David Kramer’s piece (Physics Today, July 2012, page 23) concerning the importance of science to the general public and the public’s discomfort with science has provoked me to respond.

Science is dull and dreary to the general public and will remain so until we can achieve warp speed. James Kirk and Han Solo achieve it regularly and without ill effect. The public knows from Star Trek and Star Wars that warp speed is possible, if only we put the effort into it. Likewise, gravity is just an inconvenience to be overcome, and the public knows it can be overcome with little effort, to take us to the stars.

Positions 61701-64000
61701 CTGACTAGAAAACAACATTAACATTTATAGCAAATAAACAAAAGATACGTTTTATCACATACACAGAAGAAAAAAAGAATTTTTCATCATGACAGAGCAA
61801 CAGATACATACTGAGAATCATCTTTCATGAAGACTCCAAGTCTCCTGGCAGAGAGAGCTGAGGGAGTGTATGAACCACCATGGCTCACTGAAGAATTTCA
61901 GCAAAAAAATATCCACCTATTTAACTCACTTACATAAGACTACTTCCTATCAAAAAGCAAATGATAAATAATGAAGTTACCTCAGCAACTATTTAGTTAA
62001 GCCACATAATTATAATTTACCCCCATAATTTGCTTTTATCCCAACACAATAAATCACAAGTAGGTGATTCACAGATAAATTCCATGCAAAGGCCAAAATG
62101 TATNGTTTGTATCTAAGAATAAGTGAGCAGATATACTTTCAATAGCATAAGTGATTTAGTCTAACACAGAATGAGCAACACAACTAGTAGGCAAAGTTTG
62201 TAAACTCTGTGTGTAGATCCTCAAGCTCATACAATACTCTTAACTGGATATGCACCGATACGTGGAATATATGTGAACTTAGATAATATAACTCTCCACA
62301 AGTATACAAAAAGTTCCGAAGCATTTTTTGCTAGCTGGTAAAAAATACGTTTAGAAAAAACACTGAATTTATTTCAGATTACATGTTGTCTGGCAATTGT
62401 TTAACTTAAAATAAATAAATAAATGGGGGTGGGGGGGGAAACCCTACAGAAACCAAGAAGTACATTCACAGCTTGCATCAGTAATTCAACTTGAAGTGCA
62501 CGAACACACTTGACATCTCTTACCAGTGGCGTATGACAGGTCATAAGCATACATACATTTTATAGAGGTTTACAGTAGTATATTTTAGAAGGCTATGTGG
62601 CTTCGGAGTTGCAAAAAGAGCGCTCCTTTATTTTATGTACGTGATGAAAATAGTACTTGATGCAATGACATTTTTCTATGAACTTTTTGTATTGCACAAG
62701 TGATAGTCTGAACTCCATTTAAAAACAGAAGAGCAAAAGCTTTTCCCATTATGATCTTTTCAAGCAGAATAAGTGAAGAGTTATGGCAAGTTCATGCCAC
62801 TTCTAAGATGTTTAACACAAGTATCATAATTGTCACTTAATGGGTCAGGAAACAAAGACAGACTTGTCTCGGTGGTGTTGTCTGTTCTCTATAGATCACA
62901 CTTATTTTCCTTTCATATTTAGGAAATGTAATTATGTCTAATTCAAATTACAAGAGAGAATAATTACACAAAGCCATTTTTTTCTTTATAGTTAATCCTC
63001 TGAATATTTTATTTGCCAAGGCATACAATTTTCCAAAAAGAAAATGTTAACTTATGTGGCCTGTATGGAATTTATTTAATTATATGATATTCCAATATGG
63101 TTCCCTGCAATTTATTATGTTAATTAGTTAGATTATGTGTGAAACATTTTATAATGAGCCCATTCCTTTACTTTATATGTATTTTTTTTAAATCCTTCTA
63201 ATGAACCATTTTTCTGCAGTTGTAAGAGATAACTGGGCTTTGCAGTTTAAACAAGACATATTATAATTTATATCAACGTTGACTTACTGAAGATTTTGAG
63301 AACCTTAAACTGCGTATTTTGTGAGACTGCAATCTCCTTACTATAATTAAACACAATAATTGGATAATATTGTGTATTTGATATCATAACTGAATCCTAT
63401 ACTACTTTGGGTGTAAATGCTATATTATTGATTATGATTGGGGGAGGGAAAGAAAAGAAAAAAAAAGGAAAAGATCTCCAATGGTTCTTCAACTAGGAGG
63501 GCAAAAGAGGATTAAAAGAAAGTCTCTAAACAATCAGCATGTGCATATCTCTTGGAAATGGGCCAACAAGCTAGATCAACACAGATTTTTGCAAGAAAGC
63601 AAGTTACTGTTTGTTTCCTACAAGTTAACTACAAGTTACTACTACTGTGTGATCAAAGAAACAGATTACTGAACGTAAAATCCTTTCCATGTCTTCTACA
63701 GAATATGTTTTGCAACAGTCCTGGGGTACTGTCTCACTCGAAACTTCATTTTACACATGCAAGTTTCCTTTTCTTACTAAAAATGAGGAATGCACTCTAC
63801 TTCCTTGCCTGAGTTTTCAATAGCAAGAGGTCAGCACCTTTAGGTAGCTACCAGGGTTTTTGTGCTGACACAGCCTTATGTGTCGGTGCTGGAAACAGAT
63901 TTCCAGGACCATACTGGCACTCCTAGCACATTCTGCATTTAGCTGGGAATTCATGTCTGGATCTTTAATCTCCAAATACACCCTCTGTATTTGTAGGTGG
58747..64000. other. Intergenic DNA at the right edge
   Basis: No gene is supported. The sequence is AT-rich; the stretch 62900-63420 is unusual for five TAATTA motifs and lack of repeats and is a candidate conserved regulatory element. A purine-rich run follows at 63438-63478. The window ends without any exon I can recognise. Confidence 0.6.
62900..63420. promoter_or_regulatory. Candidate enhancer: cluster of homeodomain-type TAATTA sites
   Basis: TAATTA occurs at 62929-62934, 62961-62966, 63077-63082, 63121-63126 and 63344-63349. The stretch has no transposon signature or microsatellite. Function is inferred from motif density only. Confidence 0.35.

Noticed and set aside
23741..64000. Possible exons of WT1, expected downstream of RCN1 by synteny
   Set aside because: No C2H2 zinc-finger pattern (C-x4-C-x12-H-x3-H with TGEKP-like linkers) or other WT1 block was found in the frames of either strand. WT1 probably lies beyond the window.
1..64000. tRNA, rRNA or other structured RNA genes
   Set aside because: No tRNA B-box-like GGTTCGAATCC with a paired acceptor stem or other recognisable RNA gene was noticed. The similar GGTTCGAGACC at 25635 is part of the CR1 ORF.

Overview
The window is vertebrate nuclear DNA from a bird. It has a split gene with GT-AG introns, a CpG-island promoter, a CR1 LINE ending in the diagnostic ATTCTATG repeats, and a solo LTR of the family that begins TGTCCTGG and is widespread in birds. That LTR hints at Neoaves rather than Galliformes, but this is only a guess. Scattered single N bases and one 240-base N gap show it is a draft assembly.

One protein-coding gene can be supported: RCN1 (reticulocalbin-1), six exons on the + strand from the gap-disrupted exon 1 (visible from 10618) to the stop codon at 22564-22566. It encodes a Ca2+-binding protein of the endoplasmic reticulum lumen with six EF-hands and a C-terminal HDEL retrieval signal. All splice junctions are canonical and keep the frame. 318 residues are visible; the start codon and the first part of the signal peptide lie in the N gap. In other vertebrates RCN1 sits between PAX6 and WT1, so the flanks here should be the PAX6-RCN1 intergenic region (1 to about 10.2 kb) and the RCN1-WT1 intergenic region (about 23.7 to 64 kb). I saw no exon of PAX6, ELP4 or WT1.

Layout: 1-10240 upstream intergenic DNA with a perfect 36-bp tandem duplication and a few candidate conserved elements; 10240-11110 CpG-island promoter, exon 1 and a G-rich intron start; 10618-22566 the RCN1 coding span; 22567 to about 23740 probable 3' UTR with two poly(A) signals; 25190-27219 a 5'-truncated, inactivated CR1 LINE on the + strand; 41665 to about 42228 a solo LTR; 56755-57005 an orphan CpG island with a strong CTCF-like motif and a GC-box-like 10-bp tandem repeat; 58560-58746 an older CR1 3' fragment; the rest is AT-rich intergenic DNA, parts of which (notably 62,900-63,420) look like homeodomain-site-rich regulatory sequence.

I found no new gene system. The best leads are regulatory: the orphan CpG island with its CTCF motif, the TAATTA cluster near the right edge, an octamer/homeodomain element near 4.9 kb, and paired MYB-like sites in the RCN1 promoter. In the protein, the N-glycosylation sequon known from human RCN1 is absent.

Let’s face it, when the public is excited about such events as the space program, Moon landings, and such, it is a triumph of technology, not science. All the science education in the world will not overcome the siren call of science fiction; it’s simply too exciting.

All one can hope for is that the small minority of the general public who appreciate science and scientific endeavors are those who have influence in the public media and the halls of Congress. In that regard we have been pretty damn lucky.